Early Terminal Cancer Palliative Care Can Increase Quality of Life, Decrease Depression


Family caregivers of patients with terminal cancers could benefit from early palliative care.

A recent study found that early palliative care can result in better quality of life and decreased symptoms of depression for family caregivers of patients with terminal cancer.

The study, which will be presented at the 2016 American Society of Clinical Oncology (ASCO) Annual Meeting, included 275 family caregivers for patients with newly diagnosed incurable lung and gastrointestinal cancers. Family caregivers are classified as relatives or friends of the patient and are their primary caregiver.

Patients either received standard oncology care or early palliative care and standard oncology care. Family caregivers were not required to go to palliative care appointments with patients and they did not receive any specific interventions.

Researchers assessed the family caregivers at the beginning of the study, at 12 weeks, and 24 weeks, using questionnaires for quality of life and mood. At the 12-week assessment, researchers found family caregivers whose patients were receiving palliative care showed lower symptoms of depression compared with the caregivers of patients receiving standard oncology care.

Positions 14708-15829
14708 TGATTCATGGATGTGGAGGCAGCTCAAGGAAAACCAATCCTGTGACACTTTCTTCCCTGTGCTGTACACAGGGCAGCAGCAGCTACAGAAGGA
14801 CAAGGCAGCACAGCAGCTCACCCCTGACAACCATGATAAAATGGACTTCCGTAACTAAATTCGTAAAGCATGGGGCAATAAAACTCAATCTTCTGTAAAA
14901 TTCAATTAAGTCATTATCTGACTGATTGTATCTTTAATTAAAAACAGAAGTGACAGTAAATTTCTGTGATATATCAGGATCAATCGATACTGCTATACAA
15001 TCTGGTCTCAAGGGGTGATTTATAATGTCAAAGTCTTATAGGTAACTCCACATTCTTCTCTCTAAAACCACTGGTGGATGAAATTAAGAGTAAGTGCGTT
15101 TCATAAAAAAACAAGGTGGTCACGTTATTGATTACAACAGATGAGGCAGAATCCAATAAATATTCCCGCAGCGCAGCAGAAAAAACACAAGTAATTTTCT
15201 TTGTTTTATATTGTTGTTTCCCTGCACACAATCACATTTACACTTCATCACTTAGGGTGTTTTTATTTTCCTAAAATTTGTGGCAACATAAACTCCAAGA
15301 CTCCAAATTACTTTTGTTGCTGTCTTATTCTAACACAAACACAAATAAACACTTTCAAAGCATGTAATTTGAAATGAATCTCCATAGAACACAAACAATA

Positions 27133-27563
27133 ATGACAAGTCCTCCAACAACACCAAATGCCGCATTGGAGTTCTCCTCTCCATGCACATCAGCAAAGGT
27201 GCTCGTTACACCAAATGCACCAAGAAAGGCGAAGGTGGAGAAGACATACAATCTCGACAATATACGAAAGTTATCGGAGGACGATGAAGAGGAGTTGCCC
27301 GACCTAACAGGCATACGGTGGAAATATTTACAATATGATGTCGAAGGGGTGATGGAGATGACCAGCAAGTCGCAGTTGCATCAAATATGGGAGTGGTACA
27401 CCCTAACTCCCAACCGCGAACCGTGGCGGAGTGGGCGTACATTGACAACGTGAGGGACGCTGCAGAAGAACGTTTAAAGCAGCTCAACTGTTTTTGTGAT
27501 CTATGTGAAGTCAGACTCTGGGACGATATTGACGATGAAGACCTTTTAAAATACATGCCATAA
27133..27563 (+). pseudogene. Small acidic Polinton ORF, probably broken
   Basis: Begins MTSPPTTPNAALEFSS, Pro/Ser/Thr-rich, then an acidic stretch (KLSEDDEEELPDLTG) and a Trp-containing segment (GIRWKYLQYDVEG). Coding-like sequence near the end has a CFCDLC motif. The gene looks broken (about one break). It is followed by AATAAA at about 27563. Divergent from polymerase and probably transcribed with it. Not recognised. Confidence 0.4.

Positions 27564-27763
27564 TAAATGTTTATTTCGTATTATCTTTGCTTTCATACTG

There was a decrease in vitality and social functioning for caregivers of patients who received standard oncology care compared with caregivers of patients receiving palliative care, who saw an increase. However, at 24 weeks, researchers did not find a statistical difference between either treatment group regarding depression symptoms.

Since caregivers did not attend palliative care appointments, the findings indicate that the benefits observed were due to improved patient outcomes.

“This study suggests that early palliative care creates a powerful positive feedback loop in families facing cancer,” said lead study author Areej El-Jawahri, MD. “While patients receive a direct benefit from early palliative care, their caregivers experience a positive downstream effect, which may make it easier for them to care for their loved ones.”

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